June 3, 2020
Some provinces and territories took longer than others to declare a legal emergency, begging the question whether some will renew too quickly or too slowly. What’s the test for renewal, exactly? Why does that test matter, given that COVID19 is here to stay for the foreseeable future?
For over ten weeks, governments across Canada have taken control of significant aspects of our lives. There are orders in place across the country that decree where we can and cannot go. Our social lives are not merely the subject of recommendations and advice from public health officials. There are legally binding orders in place that say how many people we can associate with. In many cases these orders apply both outside and inside of our homes. Governments have decided that a fast food drive-thru is essential, but a house of worship is not. Even in our darkest moments, when we lose a loved one or close friend, the government has decreed how many people can be there to say goodbye. The level of control is staggering. But we have been forgiving – indeed, accepting – of the government’s encroachments on our freedoms, recognizing the risk posed by the virus.
But as time has worn on, I have been struggling with the characterization of what we are living through as an emergency. Within the five volumes and nearly two thousand pages that make up the SARS Commission report authored by Mr. Justice Archie Campbell, there is no playbook for a protracted public health emergency that tests the definition of the word, emergency. The report recognizes that deciding when to announce the “all clear” is a difficult call, but it is explicit that relaxing precaution levels and ending the emergency does not mean a return to the pre-pandemic “normal”. Much like the friend or colleague who marks every email as “URGENT” — at some point, the word loses its meaning, or just means that the sender is urgently anxious. So when does the COVID19 “emergency” end?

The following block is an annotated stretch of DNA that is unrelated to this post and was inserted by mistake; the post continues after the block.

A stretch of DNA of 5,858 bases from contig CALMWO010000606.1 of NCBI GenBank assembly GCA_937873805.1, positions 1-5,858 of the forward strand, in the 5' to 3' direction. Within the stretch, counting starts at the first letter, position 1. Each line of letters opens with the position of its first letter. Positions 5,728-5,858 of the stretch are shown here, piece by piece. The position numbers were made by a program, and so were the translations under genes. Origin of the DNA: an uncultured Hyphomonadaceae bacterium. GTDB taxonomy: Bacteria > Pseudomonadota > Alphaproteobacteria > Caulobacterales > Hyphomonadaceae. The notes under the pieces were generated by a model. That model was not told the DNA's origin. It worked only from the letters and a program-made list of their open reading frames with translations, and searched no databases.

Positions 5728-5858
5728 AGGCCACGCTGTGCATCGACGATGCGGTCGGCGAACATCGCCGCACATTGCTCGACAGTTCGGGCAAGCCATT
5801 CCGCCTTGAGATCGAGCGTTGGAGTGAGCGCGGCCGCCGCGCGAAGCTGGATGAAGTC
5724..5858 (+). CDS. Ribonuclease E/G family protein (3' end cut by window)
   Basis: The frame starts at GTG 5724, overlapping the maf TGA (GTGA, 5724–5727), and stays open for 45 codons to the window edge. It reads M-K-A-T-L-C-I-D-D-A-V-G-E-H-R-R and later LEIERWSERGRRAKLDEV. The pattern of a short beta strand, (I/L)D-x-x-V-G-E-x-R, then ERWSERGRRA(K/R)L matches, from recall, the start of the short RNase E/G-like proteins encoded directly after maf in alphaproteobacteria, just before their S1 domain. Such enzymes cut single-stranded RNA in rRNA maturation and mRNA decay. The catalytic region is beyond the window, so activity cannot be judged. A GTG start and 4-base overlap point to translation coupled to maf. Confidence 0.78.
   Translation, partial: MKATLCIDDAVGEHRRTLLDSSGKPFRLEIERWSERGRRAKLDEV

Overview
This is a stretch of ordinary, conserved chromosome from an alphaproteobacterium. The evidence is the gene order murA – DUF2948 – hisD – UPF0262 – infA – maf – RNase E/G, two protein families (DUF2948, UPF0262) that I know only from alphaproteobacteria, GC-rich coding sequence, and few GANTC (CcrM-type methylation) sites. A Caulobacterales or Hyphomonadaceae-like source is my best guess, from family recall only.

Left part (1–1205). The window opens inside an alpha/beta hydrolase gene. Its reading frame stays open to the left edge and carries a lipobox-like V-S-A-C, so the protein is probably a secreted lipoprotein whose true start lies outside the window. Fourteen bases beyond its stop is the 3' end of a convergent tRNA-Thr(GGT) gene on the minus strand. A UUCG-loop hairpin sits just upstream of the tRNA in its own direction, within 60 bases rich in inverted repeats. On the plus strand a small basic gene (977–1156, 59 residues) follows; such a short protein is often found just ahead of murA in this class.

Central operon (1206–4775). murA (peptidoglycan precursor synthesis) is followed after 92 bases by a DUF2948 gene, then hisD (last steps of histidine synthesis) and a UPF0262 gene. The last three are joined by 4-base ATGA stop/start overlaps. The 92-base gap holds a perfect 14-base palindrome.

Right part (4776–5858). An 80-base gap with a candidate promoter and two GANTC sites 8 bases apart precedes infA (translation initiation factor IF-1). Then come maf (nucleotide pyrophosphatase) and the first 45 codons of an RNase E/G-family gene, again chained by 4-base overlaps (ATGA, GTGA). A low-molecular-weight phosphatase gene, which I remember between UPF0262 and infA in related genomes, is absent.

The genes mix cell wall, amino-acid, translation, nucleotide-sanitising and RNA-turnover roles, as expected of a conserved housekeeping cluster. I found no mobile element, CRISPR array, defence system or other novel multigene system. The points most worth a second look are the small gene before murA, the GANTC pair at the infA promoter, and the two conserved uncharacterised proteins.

Many balked when, a few days ago, the Premier of Alberta said that that province’s state of emergency would expire on June 15th and would not be renewed (apparently without consulting the province’s Chief Medical Officer). Yet the Premier’s reasons were clear and concise: the public health emergency was declared to avoid overwhelming the health care system and the conditions that threatened that system no longer exist. According to Premier Kenney, Alberta has a thousand acute beds set aside for COVID patients, occupied by about 45 of those patients. The emergency in Alberta, based on both the medical evidence and the rule of law, is over.
Not so in BC, however. Right next door to Alberta, the legal emergency continues, notwithstanding that the evidence is presently that BC is in better shape than Alberta. Could both be right? The answer might be yes, but I find myself in the unusual position of agreeing with Jason Kenney.
If the collapse of the health care system is the emergency we sought to avoid, we have succeeded, at least for the time being. While the tide can turn quickly, no part of the country has seen the surge in hospital or ICU admissions that was predicted at the outset, and some parts of the country have seen exceptionally low numbers of infection. The territory of Nunavut has not had a single recorded COVID-19 case. In Yukon there were 11 cases, all of which have been resolved, as is the case for all 27 of P.E.I.’s recorded cases. Yet each and every one of these places remain in a state of emergency – a state in which executive power can be marshalled to do extraordinary things with minimal opportunities for meaningful oversight and accountability.